The technological singularity, an idea first proposed by the mathematician Vernor Vinge, refers to the hypothetical future emergence of greater than human intelligence. Since the capabilities of such intelligences is difficult for our minds to comprehend, the singularity is seen as an event horizon beyond which the future becomes nearly impossible to understand or predict. Nevertheless, we may surmise that this intelligence explosion will lead to increasingly powerful minds for which the problem of death will be solvable. Science may well vanquish death—quit possibly in the lifetime of some of my readers.

But why conquer death? Why is death bad? It is bad because it ends something which at its best is beautiful; bad because it puts an end to all our projects; bad because all the knowledge and wisdom of a person is lost at death; bad because of the harm it does to the living; bad because it causes people to be unconcerned about the future beyond their short lifespans; bad because it renders fully meaningful lives impossible; and bad because we know that if we had the choice, and if our lives were going well, we would choose to live on. That death is generally bad—especially for the physically, morally, and intellectually vigorous—is nearly self-evident.

Yes, there are indeed fates worse than death and in some circumstances, death may be welcomed. Nevertheless, for most of us most of the time, death is one of the worst fates that can befall us. That is why we think that suicide and murder and starvation are tragic. That is why we cry at the funerals of those we love.

Our lives are not our own if they can be taken from us without our consent. We are not truly free unless death is optional.

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8 thoughts on “Science and Immortality

  1. Do you really buy into the idea of mind uploading? Or were you just enumerating different futurist ideas?

  2. I find this topic interesting and ethically challenging. Mostly on the topic of cloning for the purpose of organ harvesting and on the clones identity. While science has moved closer to being able to regenerate individual organs, many still discuss the ability to clone an entire person as an “insurance policy” when it comes to organs. I once read a young adult novel that began to explore the consequences of cloning, which person claimed the identity, and does a clone have rights. While this may be a tangent from your overall discussion I believe that these questions will still effect a transhuman society especially if this transhuman society decides to place value in the ‘meat’ of life.

  3. Cloning will most likely be used as a reproductive technology and for organ replacement as you mention. And it is not scary like its portrayed in movies.

  4. When a person dies, all of their internal/personal thoughts, memories, and opinions go with them; they’re gone. It’s the people around them, the family members and friends, who have trouble coming to terms with that fact. So, what if a person dies and their loved ones decide to upload the brain to a scientifically engineered body, but that is not what the person wanted? Would that person have had to make this decision before he/she died? Would it be a normal occurrence ? Instead of being treated in hospitals people’s brains and entire lives are simply uploaded to a new body?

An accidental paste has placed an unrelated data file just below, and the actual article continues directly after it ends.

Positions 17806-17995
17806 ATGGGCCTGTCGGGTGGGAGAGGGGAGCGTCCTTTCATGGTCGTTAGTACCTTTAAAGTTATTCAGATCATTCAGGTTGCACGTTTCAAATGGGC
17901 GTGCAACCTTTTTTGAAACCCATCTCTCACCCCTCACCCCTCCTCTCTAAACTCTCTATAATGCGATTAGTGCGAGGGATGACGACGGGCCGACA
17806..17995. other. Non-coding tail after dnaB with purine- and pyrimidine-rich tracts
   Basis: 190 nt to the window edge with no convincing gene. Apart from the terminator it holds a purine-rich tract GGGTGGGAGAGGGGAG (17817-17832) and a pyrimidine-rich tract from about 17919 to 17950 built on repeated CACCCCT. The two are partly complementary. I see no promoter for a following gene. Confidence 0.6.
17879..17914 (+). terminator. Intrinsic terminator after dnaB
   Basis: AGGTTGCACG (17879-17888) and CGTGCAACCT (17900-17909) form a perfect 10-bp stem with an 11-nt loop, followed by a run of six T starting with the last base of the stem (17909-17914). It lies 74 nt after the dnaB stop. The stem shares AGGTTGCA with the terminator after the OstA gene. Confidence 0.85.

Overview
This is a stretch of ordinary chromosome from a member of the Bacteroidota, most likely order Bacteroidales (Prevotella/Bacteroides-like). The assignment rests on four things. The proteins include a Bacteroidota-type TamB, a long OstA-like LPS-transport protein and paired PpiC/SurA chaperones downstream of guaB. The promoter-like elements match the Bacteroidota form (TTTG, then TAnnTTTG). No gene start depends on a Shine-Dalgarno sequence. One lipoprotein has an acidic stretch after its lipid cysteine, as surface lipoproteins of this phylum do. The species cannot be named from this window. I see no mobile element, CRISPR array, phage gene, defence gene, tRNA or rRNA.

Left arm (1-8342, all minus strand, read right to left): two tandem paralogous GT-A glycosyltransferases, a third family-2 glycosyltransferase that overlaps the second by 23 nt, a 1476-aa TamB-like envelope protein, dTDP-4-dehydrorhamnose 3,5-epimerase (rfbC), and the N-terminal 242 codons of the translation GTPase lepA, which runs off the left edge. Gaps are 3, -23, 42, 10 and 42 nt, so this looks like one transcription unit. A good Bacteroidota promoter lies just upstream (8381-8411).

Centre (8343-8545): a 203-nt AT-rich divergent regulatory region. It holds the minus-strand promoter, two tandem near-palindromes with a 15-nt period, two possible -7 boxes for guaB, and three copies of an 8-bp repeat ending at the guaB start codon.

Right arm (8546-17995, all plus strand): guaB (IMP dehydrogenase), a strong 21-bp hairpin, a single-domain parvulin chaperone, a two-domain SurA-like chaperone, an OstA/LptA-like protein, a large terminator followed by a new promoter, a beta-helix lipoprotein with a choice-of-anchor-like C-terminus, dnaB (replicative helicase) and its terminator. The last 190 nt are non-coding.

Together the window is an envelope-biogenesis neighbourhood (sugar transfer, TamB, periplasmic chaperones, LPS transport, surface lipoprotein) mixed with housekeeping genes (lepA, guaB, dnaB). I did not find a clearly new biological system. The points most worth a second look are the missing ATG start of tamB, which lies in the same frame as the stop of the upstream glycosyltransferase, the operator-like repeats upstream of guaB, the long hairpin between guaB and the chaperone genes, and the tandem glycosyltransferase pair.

Being given the option not to die and truly making your life your own is definitely an interesting and challenging topic. However, I think there are too many conflicting factors to make this a reality. Over-population, lack of resources, and insufficient jobs for medical professionals, to name a few.

  5. Although this may be possible scientifically, I do not think that it would be effective. Reproduction, overpopulation, selective immortality, and other factors would play into whether or not it would be worth it to start giving people a choice to become immortal. With people becoming immortal, while still reproducing other immortal beings, the problem of overpopulation would become out of hand.
    Also, if there was an option to become immortal, it would become selective in choosing only people capable of paying for it, or people “worthy” of becoming immortal, rather than making it a universal option. You would have to get rid greed in people because it would just become another money run feature. Which brings me to my next concern, chips to control humans.
    Chipping people to control their humanity and morality would have to become required. In class you had talked about being able to upload all information that is possible to acquire into a chip so that you can know everything there is to know. At that point, I find life to be meaningless. Most conversations, interactions, experiences, etc. that take place are meant to be learning experiences, which would be worthless if you know everything. Thus, life would be eternally pointless.
    How do you choose who gets to become immortal? Does everyone become immortal? Do we stop reproducing? Is it moral to control how people act and think with chips? How do we keep life interesting after becoming immortal? These are all questions that I would need answers to before I would want to see an option of immortality.

  6. all of your questions are answered at the Humanity+ website or in various posts on this blog. and if you don’t want to live longer don’t.

  7. Immortality is impossible, the second law of thermodynamics forbids it, saving that hurdle. The cremated, dismembered or buried dead, how will they return? could immortality be possible for our successors and those of us who are going to die? Sean Carroll is of the opinion that there is no life after death, well maybe Hugo de Garis’ gadgets will resurrect us in the far future, quantum archaeology, a type 3 kardashev civilization encoding our personalities and memories and injecting them into the clones. If the technological singularity is not able to bring back 106 billion dead, I prefer to die in nothing, or continue my samsaric journey accumulating merit and have better rebirths.